Preview: Inventing America
Barbican Centre, London
As London's Barbican revs up its engine, pulls down its visor and gets into gear for the "Inventing America" festival, the year-long celebration of American culture and music that opened yesterday with exhibitions of Harley-Davidson motorbikes and Shaker furniture (a neat pairing, you have to admit), it's hard to suppress the thought that, just as the stable or garage door is being bolted, the mighty steed has bolted too.
For much of the American music that the festival is celebrating - there are special mini-festivals on gospel, bluegrass, country, cajun, blues and native American music set to follow the programme of classical music and jazz that begins this week - is already an endangered species. Neglected at home, its natural habitat is beginning to look more and more like a Barbican-style museum of bygone musical modes.
The rich regional culture that threw up Louisiana cajun and zydeco, Mississippi delta blues, Southern rockabilly, Western Swing and Appalachian country music has suffered badly from the creeping homogenisation of US life, and what is left is in decline. You have to think that for a young truck driver growing up in Tupelo, Mississippi, these days, the radio isn't going to be of much use, as it's more likely to be playing the global sounds of Garth Brooks or Celine Dion than blues and bluegrass.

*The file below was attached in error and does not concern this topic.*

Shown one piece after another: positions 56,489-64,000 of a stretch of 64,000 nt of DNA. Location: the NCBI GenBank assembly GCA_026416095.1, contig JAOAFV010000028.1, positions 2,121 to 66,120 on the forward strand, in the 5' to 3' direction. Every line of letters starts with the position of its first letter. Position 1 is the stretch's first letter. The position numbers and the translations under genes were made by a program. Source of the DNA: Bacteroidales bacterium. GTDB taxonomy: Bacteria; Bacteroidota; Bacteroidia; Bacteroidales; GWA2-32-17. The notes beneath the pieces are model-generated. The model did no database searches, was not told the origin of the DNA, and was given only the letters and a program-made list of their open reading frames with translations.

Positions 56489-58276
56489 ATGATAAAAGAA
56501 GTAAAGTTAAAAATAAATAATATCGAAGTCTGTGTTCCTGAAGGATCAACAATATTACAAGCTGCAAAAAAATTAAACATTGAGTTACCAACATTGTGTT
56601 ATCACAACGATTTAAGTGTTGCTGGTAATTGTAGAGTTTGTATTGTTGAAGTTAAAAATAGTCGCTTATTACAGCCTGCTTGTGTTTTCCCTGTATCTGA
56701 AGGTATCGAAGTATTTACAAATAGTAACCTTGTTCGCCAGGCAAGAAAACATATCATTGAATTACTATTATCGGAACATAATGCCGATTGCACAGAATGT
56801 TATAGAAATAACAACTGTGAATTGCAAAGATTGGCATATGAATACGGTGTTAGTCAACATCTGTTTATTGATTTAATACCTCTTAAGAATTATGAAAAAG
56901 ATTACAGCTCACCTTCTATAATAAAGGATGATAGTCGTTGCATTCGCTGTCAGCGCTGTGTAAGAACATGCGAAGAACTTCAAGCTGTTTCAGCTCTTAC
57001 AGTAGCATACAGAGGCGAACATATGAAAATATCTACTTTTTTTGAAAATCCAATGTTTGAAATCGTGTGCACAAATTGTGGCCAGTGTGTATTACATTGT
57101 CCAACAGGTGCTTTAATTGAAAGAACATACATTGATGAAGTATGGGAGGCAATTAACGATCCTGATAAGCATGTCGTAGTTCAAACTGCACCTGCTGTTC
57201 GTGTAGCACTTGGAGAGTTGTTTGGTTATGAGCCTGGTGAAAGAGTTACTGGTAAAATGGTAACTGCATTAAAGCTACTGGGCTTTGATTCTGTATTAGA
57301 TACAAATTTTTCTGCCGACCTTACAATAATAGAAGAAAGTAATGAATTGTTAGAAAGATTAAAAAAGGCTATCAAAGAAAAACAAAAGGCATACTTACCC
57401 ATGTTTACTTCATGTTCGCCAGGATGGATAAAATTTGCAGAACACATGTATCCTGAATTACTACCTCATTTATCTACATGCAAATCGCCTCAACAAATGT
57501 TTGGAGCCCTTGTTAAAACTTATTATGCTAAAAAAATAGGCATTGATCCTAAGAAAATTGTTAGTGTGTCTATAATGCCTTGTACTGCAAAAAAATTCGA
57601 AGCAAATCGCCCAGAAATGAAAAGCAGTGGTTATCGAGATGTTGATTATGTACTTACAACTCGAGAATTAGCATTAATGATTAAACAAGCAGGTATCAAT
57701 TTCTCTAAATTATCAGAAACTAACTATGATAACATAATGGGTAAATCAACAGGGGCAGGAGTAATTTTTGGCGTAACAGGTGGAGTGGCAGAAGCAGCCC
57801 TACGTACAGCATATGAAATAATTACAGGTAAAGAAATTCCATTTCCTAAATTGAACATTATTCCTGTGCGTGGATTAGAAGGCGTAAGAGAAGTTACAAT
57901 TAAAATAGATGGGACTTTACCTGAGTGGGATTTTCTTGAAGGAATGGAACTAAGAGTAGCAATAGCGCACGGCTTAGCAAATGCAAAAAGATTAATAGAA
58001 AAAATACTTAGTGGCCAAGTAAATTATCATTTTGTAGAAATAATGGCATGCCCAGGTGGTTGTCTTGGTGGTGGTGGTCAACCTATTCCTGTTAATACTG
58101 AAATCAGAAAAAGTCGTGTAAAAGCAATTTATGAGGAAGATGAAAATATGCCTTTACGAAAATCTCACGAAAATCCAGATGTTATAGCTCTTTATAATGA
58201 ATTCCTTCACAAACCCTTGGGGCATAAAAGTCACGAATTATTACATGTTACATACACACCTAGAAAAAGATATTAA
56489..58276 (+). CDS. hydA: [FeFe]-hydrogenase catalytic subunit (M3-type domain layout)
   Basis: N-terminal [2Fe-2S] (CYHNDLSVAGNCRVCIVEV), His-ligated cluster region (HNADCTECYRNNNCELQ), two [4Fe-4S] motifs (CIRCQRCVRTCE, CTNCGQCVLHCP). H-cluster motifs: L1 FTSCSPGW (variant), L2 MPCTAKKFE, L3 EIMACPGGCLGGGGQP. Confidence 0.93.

This makes the world we have lost seem even more poignant. It also provides a handy peg for name-checking the many unsung geniuses of American popular music for whom "Inventing America" is already too late.
But first, an anecdote. Ten years ago a friend and I took a musical, journey from Newark, New Jersey, to Lafayette, Louisiana, inspired by obscure country and rhythm and blues records and Charlie Gillett's book Honkytonkin' USA. Arriving eventually at what was to be the El Dorado of the quest - the Ville Platte, Louisiana, home of Jin and Swallow Records, Sixties purveyors of regional swamp-rock, the expectation was almost unbearable. What would this temple to cajun-dialect rock'n' roll look like? Would it be a funky shack piled high with unsold cardboard cartons of records by Rocking Sidney and Johnny Allen? Would the owner, Floyd Soileau, perhaps be sitting out on the stoop playing an accordion?